contracts and enjoy all benefits, terms, and conditions of
contractual relationship
• Equal Pay Act of 1963
• Requires men and women performing equal jobs to receive equal
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Equal Employment Opportunity4
Congressional Legislation continued
• Title VII of the Civil Rights Act of 1964
• Forbids discrimination based on race, color, religion, sex, or
national origin
• Age Discrimination in Employment Act of 1967
• Prohibits discrimination in employment against individuals 40 years
of age and older
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Figure 3.1 Age Discrimination Complaints, 1991 to 2017
Access the text alternative for slide images.
SOURCE: Equal Employment Opportunity Commission, “Age Discrimination in Employment Act (Charges Filed with EEOC),”
© McGraw Hill 10
Equal Employment Opportunity5
Congressional Legislation continued
• Rehabilitation Act of 1973
• Requires affirmative action in employment of individuals with
• Vietnam Era Veteran’s Readjustment Assistance Act of
• Requires federal contractors and subcontractors to take affirmative
action toward employing Vietnam veterans
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Equal Employment Opportunity6
Congressional Legislation continued
• Pregnancy Discrimination Act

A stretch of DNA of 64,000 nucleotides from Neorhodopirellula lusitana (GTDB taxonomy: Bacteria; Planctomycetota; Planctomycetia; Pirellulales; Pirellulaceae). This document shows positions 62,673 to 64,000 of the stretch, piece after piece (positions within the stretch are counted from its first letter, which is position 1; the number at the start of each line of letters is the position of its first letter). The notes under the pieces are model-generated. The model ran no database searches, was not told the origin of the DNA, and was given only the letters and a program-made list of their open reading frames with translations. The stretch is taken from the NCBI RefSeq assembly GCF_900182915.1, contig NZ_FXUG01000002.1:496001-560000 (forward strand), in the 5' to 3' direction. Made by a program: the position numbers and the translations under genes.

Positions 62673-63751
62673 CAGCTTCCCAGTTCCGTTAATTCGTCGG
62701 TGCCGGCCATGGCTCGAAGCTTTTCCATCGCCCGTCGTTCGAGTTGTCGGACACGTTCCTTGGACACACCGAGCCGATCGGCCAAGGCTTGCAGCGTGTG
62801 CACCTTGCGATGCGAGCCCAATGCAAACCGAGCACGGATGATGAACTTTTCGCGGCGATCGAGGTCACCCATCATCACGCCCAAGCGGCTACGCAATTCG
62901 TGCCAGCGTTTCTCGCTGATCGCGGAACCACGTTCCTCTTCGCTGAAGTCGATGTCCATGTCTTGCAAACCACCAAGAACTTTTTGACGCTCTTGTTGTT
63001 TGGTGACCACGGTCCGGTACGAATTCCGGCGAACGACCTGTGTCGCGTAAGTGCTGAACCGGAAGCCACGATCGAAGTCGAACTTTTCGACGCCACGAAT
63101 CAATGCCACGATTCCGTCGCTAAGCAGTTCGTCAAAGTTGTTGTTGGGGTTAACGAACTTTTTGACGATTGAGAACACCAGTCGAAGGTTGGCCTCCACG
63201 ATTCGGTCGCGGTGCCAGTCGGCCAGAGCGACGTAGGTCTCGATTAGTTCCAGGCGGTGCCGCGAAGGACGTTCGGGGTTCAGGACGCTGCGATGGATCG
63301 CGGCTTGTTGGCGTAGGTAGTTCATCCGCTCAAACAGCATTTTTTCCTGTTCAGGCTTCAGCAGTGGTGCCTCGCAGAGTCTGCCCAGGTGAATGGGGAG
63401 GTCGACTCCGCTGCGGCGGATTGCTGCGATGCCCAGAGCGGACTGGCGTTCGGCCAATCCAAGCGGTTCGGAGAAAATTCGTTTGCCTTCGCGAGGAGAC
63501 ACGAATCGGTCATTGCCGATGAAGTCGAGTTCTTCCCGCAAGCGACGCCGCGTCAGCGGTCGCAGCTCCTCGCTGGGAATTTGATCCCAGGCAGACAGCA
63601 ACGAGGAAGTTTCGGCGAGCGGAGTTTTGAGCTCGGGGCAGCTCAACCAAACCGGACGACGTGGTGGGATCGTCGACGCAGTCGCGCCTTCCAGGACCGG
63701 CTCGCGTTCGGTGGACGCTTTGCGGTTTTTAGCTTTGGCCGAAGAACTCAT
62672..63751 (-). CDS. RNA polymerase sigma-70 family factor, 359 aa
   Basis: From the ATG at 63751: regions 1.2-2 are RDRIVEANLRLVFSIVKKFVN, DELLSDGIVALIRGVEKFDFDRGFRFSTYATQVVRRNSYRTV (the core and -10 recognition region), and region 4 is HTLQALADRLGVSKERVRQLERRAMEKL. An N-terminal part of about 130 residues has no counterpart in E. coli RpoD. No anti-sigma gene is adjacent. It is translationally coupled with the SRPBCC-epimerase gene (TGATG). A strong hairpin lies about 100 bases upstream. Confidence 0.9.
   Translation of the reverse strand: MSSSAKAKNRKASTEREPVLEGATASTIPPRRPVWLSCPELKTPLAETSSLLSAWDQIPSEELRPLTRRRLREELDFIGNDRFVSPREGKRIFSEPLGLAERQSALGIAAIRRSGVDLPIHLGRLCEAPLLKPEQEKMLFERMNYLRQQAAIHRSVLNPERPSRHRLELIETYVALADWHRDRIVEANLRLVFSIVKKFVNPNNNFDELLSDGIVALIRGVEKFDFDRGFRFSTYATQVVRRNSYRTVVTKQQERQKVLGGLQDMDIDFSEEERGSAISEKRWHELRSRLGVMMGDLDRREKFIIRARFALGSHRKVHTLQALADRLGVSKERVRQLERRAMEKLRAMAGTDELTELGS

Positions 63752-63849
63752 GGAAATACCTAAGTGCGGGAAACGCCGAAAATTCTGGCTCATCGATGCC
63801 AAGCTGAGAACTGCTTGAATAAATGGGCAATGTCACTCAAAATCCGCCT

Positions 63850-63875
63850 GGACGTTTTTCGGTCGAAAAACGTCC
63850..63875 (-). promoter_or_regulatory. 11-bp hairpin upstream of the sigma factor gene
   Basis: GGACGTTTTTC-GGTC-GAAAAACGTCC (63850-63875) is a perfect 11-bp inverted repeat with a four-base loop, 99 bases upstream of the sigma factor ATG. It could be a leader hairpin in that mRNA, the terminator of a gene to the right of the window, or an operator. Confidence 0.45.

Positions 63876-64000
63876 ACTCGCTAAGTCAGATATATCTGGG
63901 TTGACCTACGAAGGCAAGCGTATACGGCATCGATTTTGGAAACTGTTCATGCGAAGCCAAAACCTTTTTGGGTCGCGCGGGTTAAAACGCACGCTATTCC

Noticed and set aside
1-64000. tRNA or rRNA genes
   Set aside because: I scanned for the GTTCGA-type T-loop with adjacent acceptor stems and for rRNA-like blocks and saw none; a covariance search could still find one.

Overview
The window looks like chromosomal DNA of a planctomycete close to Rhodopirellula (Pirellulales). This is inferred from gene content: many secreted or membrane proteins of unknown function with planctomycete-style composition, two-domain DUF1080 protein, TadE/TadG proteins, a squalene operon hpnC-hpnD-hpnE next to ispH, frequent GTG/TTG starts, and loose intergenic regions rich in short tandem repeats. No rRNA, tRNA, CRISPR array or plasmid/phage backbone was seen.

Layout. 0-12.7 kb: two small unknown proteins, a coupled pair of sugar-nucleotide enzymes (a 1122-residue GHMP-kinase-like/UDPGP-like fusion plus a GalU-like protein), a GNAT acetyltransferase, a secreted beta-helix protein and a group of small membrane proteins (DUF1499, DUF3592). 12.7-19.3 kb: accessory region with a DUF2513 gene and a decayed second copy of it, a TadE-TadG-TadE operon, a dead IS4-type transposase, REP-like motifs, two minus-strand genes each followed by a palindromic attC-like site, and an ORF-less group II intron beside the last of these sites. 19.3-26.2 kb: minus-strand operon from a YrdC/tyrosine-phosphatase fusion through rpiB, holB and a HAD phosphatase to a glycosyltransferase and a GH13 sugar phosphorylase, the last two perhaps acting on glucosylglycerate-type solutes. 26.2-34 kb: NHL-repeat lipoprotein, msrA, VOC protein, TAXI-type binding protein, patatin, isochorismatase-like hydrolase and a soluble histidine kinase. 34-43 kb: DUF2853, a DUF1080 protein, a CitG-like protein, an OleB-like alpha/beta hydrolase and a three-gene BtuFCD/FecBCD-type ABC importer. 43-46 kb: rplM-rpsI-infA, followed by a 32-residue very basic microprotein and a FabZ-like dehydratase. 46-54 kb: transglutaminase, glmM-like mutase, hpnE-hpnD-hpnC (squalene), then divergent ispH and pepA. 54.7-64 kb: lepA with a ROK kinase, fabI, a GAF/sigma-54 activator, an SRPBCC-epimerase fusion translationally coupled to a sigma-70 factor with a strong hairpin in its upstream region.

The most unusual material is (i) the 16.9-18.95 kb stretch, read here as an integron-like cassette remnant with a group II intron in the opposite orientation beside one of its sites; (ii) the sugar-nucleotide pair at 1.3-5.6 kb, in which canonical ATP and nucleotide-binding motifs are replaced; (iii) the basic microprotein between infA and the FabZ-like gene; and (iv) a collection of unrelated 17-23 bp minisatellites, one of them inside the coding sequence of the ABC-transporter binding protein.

• Prohibits discrimination on basis of pregnancy, childbirth, or related
medical conditions
• Civil Rights Act of 1991
• Prohibits discrimination (same as Title VII)
• Americans with Disabilities Act (ADA) of 1990
• Prohibits discrimination against individuals with disabilities
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Table 3.2 Maximum Punitive Damages Allowed under the
Civil Rights Act of 1991
14 to 100 employees $ 50,000
101 to 200 employees $ 50,000
201 to 500 employees $ 200,000
More than 500 employees $ 300,000
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Equal Employment Opportunity7
Executive Orders
• Executive Order 11246
• Prohibits government contractors and subcontractors from
discrimination based on race, color, religion, sex, and national
• Executive Order 11478
• Requires the federal government to base all its employment
policies on merit and fitness, and specifies that race, color, sex,
religion, and national origin should not be considered.
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Enforcement of Equal Employment Opportunity1
LO 3-3
Equal Employment Opportunity Commission (EEOC)
• Investigation and resolution
• Lilly Ledbetter Fair Pay Act
• Information gathering
• Issuance of guidelines
• Uniform Guidelines on Employee Selection Procedures
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Enforcement of Equal Employment Opportunity2